Services Utility: System Restore Service Service
|Display Name (?):|| System Restore Service|
|Short Name (?):|| srservice|
|Executable (?):|| svchost.exe|
|Library (?):|| srsvc.dll|
|Depends On (?):|| Remote Procedure Call (RPC)|
|Supports (?):|| None.|
|Description (?):|| Performs system restore functions. To stop service, turn off System Restore from the System Restore tab in My Computer->Properties|
|OS (?):|| NT4 Server, 2000 Server, Server 2003, Vista Server|
The system restore service is used in providing methods for Windows to restore a crashed installation if such a thing as a bad driver install has made your computer unstable or unusable. This was a very good idea to add, but I am guessing they added this service not being it was nice to have, but because the inherent flaws that Microsoft embeded into XP from 2000. Things called system restore points are created whenever some Microsoft judged critial moments occur, such as before an application installation or before a driver install.
You can access the configuration controls for this service under the system properties menu under the system restore tab. The system restore service is set to use a percentage of your hard-drive space. All system restore point images are stored in the "system volume information\_restore" directory of the root of every drive that is configured to do so. Please note that this directory is most likely hidden on most systems and only accessible to system accounts, so you would have to take ownership of this directory to gain access to it. An application is also included with Windows called System Restore that can be found in the system32\restore dir under the file of rstrui.exe (also in your start menu by default). This application allows you to create manual restore points and to load restore points from any given point.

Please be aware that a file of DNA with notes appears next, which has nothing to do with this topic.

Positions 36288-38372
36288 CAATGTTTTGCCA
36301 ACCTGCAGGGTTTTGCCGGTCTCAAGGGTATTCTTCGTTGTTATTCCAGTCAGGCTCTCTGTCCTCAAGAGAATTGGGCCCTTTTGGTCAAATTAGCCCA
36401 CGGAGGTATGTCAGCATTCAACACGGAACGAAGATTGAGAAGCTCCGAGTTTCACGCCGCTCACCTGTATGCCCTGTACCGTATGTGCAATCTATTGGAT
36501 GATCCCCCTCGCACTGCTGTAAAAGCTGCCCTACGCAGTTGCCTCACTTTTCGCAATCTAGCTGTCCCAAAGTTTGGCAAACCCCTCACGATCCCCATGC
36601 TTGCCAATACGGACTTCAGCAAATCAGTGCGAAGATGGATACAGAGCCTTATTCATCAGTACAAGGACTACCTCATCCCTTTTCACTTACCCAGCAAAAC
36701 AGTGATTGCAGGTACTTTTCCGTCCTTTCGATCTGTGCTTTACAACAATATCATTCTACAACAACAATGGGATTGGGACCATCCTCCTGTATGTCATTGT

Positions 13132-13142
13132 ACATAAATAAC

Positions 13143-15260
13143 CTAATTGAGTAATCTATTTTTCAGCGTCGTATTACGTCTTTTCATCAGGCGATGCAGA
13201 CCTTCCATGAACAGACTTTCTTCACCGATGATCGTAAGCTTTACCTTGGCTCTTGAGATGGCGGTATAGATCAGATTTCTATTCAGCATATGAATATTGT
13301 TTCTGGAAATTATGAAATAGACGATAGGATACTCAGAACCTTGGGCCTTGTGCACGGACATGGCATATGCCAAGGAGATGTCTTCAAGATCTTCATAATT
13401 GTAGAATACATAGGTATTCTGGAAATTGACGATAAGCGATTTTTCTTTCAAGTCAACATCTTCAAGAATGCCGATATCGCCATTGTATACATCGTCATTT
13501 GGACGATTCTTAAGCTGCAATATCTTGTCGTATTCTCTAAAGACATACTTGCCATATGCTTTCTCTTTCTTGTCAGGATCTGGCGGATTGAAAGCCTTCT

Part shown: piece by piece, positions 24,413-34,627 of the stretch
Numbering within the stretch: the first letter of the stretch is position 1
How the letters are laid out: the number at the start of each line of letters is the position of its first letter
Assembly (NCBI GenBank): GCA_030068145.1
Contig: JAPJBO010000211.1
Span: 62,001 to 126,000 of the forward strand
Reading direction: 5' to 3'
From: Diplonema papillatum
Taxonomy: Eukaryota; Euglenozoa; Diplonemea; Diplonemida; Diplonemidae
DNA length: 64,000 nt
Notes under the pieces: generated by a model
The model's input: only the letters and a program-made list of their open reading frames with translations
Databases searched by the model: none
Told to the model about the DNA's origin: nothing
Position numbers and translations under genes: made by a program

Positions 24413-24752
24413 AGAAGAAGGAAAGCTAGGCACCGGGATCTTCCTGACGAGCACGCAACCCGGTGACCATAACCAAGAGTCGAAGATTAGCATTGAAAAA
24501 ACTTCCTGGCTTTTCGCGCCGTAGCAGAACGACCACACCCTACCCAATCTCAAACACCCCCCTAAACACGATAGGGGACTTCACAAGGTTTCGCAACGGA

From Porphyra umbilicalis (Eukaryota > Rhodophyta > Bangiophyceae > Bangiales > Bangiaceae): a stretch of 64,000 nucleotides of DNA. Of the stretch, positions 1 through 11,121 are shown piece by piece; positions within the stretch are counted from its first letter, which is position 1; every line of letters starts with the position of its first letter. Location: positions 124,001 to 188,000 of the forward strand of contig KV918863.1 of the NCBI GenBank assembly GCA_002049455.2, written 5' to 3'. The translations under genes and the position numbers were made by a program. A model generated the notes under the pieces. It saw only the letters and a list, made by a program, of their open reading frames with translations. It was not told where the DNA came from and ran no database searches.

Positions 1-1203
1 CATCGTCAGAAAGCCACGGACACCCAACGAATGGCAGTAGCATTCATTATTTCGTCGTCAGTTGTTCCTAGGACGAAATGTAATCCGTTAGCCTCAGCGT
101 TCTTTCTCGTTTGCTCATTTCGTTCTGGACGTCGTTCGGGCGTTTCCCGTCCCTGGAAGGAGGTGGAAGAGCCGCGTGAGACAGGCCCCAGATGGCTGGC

Overall this service is a good idea to include, but I found it to be fairly ineffective in most situations. For the majority of Windows problems the single most common flaw that this feature cannot fix is a boot error. As system restore requires you to enter Windows to use it, if you receive a blue screen error on boot then this service will most likely do absolutely nothing for you. System restore also consumes about 12% of your drive by default. For most users this is irrelevent as it is common for users only to use a fraction of their HD space in the first place, but for some this amount of space could be seen as a complete waste.
For the majority of people I would recommend leaving this service set to automatic. This is because if you wish to receive support for your computer it crashes most computer companies will have you first try system restoring to see if it fixes the problem. However, I would suggest turning down the amount it uses down a bit to perhaps 5% of the drive as the default option is generally insane. If you do not wish to use this then in system properties on the system restore tab tick the box labeled "turn off system restore on all drivers". You will most likely also wish to disable the service then as it sometimes stays running even when it is not functional.